In the 1959-1960 school year, teachers were offered a program to supplement their social studies classes called “This is Chicago.” The show included episodes on the Chicago fire, Lake Michigan, the World’s Fair, Chicago government and more. Each episode lasted 15 minutes, leaving time for teachers to quiz students on the lesson they just heard. Lessons were aired weekly for the duration of the school year.
This WBEZ program schedule from 1979 reflects the type of programming that was on the air — a mix of all kinds of educational shows as well as music and news. National Public Radio’s “All Things Considered” aired in the afternoon and then re-aired the next morning. But the school day was filled with a hodgepodge of children’s singalongs, storytelling, music appreciation lessons as well as local news, jazz programming, sports reporting, a documentary on Italian politics and a food show called “Adventures in Eating.”
In the 1970s, WBEZ station director Carole Nolan hired teacher and ventriloquist Steve Hart to create more contemporary educational programming for the station. He teamed up with engineer and (later) host, Craig Alton to voice the show with zany skits and songs about scientific principles like metamorphosis. Each classroom that used the series got workbooks with lessons and questions that accompanied each weekly episode. Teachers could also request cassette tapes of the shows to play at more convenient times.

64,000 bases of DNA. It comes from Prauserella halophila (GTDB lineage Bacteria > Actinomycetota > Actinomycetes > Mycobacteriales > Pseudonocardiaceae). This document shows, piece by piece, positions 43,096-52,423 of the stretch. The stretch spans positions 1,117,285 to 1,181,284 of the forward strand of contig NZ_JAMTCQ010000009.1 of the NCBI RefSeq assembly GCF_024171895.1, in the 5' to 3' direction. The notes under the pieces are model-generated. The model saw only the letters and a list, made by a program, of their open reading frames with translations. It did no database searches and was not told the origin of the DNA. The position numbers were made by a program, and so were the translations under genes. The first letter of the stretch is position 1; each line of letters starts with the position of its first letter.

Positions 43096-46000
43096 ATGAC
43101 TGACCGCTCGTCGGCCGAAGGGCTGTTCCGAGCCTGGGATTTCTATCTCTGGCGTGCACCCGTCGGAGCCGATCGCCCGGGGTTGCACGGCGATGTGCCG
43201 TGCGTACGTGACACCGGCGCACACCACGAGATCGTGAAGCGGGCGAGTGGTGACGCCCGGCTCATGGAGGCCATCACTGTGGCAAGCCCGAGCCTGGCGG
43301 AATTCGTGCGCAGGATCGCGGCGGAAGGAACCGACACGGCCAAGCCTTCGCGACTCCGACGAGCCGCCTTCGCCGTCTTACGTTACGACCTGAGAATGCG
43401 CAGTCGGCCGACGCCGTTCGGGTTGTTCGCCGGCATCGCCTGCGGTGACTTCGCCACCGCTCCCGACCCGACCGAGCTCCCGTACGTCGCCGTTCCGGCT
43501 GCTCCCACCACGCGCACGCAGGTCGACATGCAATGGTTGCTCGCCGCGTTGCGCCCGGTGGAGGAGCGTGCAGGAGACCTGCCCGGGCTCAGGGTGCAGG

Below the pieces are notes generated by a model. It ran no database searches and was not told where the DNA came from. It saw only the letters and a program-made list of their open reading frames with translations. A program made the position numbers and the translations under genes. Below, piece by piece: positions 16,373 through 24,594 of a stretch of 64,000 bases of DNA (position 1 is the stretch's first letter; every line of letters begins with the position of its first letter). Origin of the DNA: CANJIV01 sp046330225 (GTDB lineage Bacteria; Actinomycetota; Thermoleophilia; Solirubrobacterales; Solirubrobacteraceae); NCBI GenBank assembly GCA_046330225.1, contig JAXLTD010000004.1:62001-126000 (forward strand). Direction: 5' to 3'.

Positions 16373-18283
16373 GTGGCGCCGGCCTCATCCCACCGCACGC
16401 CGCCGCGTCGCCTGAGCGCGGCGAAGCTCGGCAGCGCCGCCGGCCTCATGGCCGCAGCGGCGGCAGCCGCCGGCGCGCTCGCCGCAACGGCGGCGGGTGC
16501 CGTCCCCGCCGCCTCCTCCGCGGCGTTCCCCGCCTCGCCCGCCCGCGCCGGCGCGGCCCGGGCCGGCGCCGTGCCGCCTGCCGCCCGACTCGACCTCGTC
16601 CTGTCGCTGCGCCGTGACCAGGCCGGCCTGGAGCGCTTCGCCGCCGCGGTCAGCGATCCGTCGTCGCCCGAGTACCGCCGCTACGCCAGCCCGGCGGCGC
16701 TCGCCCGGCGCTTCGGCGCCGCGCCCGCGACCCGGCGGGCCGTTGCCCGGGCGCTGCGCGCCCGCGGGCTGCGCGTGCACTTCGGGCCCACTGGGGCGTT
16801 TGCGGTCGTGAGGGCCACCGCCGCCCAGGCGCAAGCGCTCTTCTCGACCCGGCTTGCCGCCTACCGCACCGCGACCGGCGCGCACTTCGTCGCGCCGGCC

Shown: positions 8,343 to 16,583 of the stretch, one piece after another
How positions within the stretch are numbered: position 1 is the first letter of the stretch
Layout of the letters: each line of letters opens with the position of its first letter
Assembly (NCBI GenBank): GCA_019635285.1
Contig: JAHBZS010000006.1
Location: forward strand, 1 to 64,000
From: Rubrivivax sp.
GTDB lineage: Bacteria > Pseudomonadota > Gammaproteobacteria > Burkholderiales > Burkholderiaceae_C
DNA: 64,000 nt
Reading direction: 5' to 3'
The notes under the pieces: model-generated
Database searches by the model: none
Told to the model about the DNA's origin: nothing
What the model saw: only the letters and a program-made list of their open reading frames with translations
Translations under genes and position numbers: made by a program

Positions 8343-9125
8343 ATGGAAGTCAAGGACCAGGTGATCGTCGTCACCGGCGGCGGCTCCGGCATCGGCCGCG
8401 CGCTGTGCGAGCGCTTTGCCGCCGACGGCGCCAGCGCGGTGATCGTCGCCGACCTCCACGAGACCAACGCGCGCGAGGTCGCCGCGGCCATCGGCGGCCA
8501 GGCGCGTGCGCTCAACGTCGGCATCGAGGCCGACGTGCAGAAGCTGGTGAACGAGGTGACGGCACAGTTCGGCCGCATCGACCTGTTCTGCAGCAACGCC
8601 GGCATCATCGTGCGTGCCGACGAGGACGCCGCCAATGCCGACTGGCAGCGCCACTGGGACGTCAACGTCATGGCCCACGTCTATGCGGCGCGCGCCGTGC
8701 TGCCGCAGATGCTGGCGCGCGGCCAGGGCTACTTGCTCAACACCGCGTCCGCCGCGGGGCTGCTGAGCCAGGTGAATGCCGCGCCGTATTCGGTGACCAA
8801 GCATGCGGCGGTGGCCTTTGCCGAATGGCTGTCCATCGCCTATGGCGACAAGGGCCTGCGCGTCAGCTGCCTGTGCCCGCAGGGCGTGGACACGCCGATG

In the late ’70s and early ’80s WBEZ brought kids back into the studio to learn radio production and help make shows. Grade school students from across Chicago worked on a show called “Audio Jam Live” that featured kids talking about subjects — like candy — that interested them. They also got to do live phone interviews with stars of the day including Vincent Price and Diana Ross.
In 1984 Craig Alton (above left with beige hat and mic) and Steve Hart (above right with mic) launched a kids show called “Zoo Party,” which broadcast live on Saturday mornings from Lincoln Park Zoo. The show was performed in front of an audience and took calls from kids all over the country. The hosts interviewed zoo staffers as well as local theater performers who came down to the zoo. Those local actors included Steve Carrell (in black) and actress Joan Allen (in black on the right).
More about our questionerGwen Casey is a lifelong Chicagoan who hails from the North Park neighborhood. She graduated from Northside College Prep last year and is currently taking a gap year. For fun she likes to ride her bike, birdwatch, read cookbooks and garden at her family’s plot in North Park Village.
During her time at Northside, Gwen noticed several dead or injured birds who’d collided with the building’s huge windows.
“It was a big problem,” she said.
This inspired her to spend part of this gap year volunteering with Chicago Bird Collision Monitors.
“Every morning during the spring and fall [migratory season] we get a route — mine is around Madison and Wacker — and we walk them with plastic bags and a net,” she explains.
Volunteers collect birds along the route, sending the injured ones to a rehab center and the dead birds to the Field Museum for research.
Gwen said most of the birds she finds are dead but some are just stunned and alive. She’s also been surprised by some of the species she’s encountered downtown.
“The other day I found a green heron, which I had never seen before,” she said.
Gwen plans to study environmental science or biology when she attends Carleton College in the fall.
Monica Eng is Curious City’s reporter. You can reach her at email@example.com